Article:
Six Pixels of Separation - The Blog
September 5, 200811:37 PM

6 Writing Rules To Master

If you want to write like a best-selling author, you might as well listen to what one of them thinks about writing.

George Orwell may be best known for the books Animal Farm and 1984, but there is a lesser-known essay he put together titled, Politics and the English Language, that featured his six rules for better writing:

1. Never use a metaphor, simile, or other figure of speech which you are used to seeing in print.
2. Never use a long word where a short one will do.
3. If it is possible to cut a word out, always cut it out.
4. Never use the passive where you can use the active.
5. Never use a foreign phrase, a scientific word, or a jargon word if you can think of an everyday English equivalent.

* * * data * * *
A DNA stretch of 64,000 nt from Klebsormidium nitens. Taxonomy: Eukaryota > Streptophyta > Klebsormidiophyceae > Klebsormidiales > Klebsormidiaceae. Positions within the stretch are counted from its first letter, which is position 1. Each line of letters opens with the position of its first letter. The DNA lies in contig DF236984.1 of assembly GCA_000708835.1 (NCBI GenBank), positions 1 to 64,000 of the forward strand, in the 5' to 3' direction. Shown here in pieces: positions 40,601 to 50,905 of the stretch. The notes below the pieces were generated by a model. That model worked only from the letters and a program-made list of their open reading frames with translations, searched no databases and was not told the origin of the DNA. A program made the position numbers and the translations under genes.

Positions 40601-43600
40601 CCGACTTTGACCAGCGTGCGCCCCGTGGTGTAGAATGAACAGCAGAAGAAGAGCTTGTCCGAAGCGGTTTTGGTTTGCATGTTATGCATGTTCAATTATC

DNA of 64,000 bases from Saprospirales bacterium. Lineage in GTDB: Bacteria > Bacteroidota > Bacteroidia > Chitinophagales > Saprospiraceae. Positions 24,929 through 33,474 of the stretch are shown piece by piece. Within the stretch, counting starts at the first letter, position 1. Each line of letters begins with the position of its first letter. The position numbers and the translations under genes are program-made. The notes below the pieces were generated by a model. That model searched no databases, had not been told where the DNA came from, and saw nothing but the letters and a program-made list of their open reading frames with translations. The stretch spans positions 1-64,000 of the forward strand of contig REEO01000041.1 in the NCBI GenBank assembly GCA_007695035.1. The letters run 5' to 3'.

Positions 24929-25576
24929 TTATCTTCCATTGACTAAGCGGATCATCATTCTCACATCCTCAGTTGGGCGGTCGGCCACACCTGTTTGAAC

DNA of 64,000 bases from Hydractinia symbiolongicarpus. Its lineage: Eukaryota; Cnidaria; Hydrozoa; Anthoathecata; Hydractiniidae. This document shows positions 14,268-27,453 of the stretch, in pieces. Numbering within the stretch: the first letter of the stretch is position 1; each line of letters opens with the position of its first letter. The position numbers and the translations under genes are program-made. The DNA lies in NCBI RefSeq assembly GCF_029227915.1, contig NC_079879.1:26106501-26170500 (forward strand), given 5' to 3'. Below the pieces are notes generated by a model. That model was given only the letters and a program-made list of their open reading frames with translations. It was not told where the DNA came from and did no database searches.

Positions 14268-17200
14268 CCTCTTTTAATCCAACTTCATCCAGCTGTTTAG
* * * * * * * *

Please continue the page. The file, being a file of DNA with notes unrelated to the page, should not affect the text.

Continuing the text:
6. Break any of these rules sooner than say anything outright barbarous.

Here's what he wrote about his rules:

"These rules sound elementary, and so they are, but they demand a deep change of attitude in anyone who has grown used to writing in the style now fashionable. One could keep all of them and still write bad English... I have not here been considering the literary use of language, but merely language as an instrument for expressing and not for concealing or preventing thought... If you simplify your English, you are freed from the worst follies of orthodoxy. You cannot speak any of the necessary dialects, and when you make a stupid remark its stupidity will be obvious, even to yourself."

He wrote this essay in 1946.

Words matter. With publishing tools like Blogs and Twitter, maybe they matter even more.

Great rules are timeless, no matter how much technology changes the platform by which they are delivered.

(hat tip to Hugh McGuire from LibriVox)

By Mitch Joel


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